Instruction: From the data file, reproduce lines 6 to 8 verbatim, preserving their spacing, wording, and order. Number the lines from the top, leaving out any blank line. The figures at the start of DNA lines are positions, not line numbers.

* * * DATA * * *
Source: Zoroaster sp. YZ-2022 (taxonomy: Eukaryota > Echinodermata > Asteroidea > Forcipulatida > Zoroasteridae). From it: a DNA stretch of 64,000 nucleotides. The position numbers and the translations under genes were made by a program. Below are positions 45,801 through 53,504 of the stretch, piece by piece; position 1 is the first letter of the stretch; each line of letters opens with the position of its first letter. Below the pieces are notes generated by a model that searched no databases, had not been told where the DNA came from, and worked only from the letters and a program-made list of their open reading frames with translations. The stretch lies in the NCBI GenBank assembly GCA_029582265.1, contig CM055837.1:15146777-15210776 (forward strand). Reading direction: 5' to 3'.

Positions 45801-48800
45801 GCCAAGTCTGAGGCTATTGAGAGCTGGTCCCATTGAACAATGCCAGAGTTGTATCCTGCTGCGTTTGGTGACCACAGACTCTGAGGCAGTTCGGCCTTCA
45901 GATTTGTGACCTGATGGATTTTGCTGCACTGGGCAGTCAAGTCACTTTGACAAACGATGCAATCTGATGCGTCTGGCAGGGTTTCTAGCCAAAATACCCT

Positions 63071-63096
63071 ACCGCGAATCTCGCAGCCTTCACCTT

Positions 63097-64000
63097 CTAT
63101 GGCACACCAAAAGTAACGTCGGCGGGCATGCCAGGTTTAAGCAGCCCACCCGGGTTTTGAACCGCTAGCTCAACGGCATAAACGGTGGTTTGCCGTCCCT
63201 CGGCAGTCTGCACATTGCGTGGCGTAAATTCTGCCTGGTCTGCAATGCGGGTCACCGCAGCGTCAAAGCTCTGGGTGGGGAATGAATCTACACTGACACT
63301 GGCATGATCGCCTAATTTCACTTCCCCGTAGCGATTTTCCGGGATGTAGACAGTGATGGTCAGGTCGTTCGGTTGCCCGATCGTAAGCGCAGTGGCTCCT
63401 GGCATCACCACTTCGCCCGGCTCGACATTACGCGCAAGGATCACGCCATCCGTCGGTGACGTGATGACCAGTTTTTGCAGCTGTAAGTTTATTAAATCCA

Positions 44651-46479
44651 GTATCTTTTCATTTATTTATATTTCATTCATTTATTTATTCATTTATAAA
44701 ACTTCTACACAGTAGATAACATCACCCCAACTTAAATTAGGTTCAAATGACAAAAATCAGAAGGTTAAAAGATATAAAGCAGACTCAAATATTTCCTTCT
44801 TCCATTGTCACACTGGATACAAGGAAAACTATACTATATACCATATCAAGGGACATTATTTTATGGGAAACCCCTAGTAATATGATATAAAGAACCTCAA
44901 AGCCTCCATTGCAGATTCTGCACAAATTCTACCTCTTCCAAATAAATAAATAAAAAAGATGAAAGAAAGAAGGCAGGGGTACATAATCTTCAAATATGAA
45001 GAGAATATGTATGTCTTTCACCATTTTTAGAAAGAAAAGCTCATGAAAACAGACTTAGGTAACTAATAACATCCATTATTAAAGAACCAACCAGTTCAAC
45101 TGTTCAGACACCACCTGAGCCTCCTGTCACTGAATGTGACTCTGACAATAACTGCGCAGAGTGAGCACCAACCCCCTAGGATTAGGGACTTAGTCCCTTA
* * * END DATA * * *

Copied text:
63071 ACCGCGAATCTCGCAGCCTTCACCTT

Positions 63097-64000
63097 CTAT